Never Give up on On-Time Delivery

  • Jul 22, 2019

Today a shout of joy or maybe it was closer to loud sighs of relief rang through the office when a notification of successful delivery came to our inboxes. One of our shipments was picked up by a customer with only a few hours to spare before their essential event. It was good news, but everyone in our organization realized we'd narrowly dodge a bullet.


Every business deals with holidays, employees vacations, delays in customs, and disruptions in production or shipping. In today's world, the customer expects quality, fair pricing, and on-time delivery. They're the minimum ante when entering the game, without expectation. We're a small business, and our team feels every customer is significant. (The customer who received our shipment is relatively new to us but has become especially important in a short time. The concept of losing the client stimulated serious and heartfelt discussions with findings worth sharing.)


Please consider the following when the heat is on:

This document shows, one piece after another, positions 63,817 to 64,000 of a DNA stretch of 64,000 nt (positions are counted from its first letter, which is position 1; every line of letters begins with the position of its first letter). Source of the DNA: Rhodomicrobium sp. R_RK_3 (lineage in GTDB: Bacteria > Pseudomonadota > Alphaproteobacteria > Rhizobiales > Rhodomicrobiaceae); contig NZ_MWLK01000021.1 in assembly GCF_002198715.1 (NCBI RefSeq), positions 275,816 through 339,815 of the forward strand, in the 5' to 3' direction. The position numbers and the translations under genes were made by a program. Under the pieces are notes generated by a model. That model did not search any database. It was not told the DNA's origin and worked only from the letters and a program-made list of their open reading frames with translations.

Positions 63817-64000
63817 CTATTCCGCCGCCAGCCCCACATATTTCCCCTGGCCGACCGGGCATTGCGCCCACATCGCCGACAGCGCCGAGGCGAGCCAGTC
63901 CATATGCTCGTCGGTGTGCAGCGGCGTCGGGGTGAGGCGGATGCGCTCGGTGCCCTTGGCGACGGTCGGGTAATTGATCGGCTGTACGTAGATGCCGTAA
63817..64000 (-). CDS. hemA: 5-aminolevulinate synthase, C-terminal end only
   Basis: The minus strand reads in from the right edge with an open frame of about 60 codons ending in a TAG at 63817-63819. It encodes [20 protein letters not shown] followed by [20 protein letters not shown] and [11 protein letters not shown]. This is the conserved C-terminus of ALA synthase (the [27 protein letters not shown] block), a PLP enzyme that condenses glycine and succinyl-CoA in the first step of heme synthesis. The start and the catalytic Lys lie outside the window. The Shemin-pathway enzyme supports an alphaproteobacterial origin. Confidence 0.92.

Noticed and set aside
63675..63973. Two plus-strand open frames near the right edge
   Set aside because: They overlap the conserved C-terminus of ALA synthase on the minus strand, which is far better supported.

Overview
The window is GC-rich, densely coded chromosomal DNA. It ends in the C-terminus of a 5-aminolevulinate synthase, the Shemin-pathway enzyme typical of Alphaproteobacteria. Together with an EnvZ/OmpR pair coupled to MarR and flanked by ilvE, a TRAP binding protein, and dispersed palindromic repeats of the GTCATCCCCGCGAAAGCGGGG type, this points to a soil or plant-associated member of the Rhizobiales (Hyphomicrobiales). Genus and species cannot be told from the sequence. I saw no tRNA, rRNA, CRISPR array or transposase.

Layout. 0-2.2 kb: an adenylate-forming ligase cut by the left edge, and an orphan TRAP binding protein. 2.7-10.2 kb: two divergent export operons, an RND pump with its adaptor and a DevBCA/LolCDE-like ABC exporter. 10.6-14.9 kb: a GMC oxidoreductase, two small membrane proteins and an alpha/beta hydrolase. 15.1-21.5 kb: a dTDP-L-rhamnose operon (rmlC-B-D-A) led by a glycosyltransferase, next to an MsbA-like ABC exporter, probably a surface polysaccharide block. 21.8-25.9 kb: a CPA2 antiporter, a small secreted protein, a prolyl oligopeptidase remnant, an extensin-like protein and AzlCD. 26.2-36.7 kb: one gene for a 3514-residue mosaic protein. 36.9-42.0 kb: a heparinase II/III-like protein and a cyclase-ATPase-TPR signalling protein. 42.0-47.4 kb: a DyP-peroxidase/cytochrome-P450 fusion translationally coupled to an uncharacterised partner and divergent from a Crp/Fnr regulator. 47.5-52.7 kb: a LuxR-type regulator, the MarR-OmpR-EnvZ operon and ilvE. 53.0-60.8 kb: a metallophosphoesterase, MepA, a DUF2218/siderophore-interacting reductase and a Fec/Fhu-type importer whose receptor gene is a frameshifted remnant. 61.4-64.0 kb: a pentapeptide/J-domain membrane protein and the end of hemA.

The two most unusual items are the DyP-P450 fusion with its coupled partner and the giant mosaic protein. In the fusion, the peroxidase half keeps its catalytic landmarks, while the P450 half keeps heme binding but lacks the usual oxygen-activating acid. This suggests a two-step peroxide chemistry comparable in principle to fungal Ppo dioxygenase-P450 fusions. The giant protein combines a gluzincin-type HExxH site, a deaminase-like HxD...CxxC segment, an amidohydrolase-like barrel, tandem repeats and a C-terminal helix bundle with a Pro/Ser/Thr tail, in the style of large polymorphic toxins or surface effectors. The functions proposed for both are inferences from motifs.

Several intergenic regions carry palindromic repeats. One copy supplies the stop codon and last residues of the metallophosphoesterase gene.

1. Yogi Berra remains too right. "It ain't over till it's over." Don't rely on emails or the online tracking data you find on the courier's website. Call someone who can make something happen. Our package was destined for a customer in Okinawa and had cleared customs in Osaka by Friday afternoon. The event was scheduled for Sunday morning. I did not accept the service center representative's first statement negating the opportunity to deliver on the weekend, and I followed up with several more calls until momentum shifted in a positive direction.


2. Keep your customer informed.  Share the status of their shipment and your activities to push it through the delivery system. Ask permission to share their contact data with the courier service as pulling an order adds momentum and might create opportunities you've yet to consider.


3. Work both ends of the courier's system. I called offices in Osaka while my counterparts worked with our shipping POC in Seattle. (When I called the Tokyo Head Office this morning, the tracking POC was aware of the case.)


An ounce of prevention.


We're resolved to make changes necessary to ensure on-time deliveries. Improvement in communication with our client, the courier, and internally is essential to the process, and the exercise has a running start.